In order to increase the RM-Z250’s agility, the engine position was pivoted upward at the rear engine mount by 8.5mm measured at the crankshaft center. The upper engine mount brackets are now aluminum instead of steel, and rather than four brackets suspending the engine from a single location, the 2019 RM-Z250 has four brackets on both sides of the engine. This not only drops another 90 grams, but also increases overall rigidity.
The seat rails (which are now hexagonal in cross-section to allow easier air filter access) have been moved closer together for a narrower midsection, while also being raised to ensure adequate airbox capacity. In order to take advantage of the new frame, the seat is all new, with its shape and foam density changed to allow easier movement, all while dropping 274 grams. The footpegs have been moved 3.3mm forward and 5.2mm upward, while the Renthal Fatbar tapered aluminum handlebar was repositioned 7.4mm forward and 3.8mm downward. The Renthal handlebar’s overall bend is also straighter than before to enable the rider to shift weight forward more easily. And the previous aluminum fuel tank has been changed to a resin-based unit, saving another 312 grams.
Top-Shelf Suspension, Wheels, Tyres
The 250 class is all about maintaining momentum. This requires handling any and all track obstacles as quickly and efficiently as possible, meaning keeping the chassis stable and providing the rider with good track feel and feedback-without pounding him into submission. Whether it’s skipping over a big set of whoops, gassing it over a nasty rut- and pothole-filled straight, or landing from that big jump, the 2019 Suzuki RM-Z250 has you covered with an all-new KYB coil spring fork and redesigned rear shock and linkage.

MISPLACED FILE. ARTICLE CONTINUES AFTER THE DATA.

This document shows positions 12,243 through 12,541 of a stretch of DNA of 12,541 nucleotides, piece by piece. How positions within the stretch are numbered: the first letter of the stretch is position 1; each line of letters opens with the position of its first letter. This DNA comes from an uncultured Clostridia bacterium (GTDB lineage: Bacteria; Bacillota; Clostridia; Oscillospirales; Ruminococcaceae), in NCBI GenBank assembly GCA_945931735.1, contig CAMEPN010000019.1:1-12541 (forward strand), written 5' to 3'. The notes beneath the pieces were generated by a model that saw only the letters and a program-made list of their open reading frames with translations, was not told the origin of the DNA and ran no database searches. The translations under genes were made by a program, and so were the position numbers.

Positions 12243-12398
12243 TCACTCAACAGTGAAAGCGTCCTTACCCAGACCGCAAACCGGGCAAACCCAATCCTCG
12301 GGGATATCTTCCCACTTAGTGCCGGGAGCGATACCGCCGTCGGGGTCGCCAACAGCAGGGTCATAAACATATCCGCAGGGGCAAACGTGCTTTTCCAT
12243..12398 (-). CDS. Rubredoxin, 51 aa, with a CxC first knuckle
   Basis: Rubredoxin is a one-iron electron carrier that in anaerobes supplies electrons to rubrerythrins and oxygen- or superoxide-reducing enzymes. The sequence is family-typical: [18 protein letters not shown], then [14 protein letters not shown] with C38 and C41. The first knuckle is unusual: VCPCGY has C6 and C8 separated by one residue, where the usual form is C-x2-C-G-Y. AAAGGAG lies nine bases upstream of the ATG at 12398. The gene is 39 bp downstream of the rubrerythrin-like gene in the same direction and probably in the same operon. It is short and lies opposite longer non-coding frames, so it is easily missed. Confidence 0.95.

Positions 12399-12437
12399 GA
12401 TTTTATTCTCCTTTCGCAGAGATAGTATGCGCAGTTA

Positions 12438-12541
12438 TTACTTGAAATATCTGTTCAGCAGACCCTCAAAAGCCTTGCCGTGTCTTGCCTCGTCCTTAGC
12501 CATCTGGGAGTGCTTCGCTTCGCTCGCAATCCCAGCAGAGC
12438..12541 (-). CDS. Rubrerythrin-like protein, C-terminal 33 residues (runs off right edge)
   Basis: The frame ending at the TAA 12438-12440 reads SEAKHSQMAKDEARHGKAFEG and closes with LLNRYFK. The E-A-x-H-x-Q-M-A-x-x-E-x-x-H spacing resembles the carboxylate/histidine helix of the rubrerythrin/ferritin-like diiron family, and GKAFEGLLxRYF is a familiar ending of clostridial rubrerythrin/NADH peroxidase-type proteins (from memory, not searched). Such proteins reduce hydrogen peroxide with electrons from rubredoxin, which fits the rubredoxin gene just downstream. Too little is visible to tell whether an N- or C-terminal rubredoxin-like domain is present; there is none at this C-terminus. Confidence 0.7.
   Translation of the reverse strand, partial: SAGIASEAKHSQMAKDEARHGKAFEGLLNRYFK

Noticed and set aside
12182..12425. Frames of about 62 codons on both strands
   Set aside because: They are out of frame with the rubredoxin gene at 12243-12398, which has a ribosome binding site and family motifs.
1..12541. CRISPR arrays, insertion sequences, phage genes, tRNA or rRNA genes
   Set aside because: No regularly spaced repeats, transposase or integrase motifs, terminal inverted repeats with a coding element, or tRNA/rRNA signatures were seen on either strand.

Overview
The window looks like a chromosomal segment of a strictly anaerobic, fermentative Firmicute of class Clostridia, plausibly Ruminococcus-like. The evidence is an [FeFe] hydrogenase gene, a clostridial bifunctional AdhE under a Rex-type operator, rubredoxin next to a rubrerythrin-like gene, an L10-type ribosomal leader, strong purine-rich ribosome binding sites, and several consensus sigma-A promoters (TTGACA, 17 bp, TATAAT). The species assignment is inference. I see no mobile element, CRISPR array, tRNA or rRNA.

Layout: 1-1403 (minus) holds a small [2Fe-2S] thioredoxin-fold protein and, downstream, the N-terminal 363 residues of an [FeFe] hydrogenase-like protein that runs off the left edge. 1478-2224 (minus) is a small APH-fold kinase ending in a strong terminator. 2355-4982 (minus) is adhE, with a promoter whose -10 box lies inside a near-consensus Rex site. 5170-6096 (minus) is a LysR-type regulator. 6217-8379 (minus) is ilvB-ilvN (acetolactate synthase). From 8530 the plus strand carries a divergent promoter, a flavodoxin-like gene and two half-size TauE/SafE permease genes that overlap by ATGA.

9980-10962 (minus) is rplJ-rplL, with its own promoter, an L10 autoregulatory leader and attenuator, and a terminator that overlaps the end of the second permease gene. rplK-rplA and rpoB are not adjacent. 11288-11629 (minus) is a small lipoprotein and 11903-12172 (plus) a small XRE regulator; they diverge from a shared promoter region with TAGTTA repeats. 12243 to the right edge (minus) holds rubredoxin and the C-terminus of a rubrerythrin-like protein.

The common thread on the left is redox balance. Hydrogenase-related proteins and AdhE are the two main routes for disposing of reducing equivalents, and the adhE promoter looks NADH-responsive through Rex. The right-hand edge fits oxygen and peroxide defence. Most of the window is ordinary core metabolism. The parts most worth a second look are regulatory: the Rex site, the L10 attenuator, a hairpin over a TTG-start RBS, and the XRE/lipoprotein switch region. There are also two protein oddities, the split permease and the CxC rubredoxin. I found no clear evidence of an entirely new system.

Replacing the previous adjustment-intensive PSF2 air spring fork from last year’s model, the new KYB coil spring fork features a unique design that provides a progressive damping setup offering excellent compliance over small bumps while firming up deeper into the stroke to handle bigger hits such as harsh jump landings. Upper and lower triple clamp design has been optimized for rigidity while cutting 60 grams. Out back, the rear suspension linkage ratio has been changed to firm up short stroke movement while optimizing longer suspension action for better traction, and is 14.9 grams lighter. The fully adjustable KYB shock has an improved range of adjustment, and a spring with thinner but stronger wire (feedbacked from MotoGP technology) that is 370 grams lighter than before. On an added note, the chain guide is a new design, with a shape that allows the chain to travel through it more evenly to improve durability, while also dropping another 30 grams.
New lighter Dirtstar wheels reduce all-important rotating mass by 40 grams up front, and 60 grams in the rear. For 2019, the RM-Z250 will be fitted with Dunlop’s latest Geomax MX33 tire that has generated rave reviews, with an adaptive design intended for soft tracks that can perform well on medium, sand and mud racing surfaces, too. The 80/100-21 51M is used in front, and the 100/90-19 57M rear Dunlop is 300 grams lighter.
And finally, all this added speed potential won’t help if you can’t keep the “Stop” portion of the performance triangle balanced, so we beefed up the RM-Z250’s front brake for 2019. The disc diameter has been increased from 250mm to 270mm, and the brake pad material has been changed for more linear response characteristics as you brake harder.
|Engine Type||4-stroke, liquid-cooled, DOHC|
|Ignition system||Electronic ignition (CDI)|
|Fuel system||Fuel injection|
|Starter system||Primary kick|
|Lubrication system||Semi-dry sump|
|Transmission||5-speed constant mesh|
|Suspension||Front||Inverted telescopic, coil spring, oil damped|
|Rear||Link type, coil spring, oil damped|
|Tyres||Front||80/100-21 51M, tube type|
|Rear||110/90-19 57M, tube type|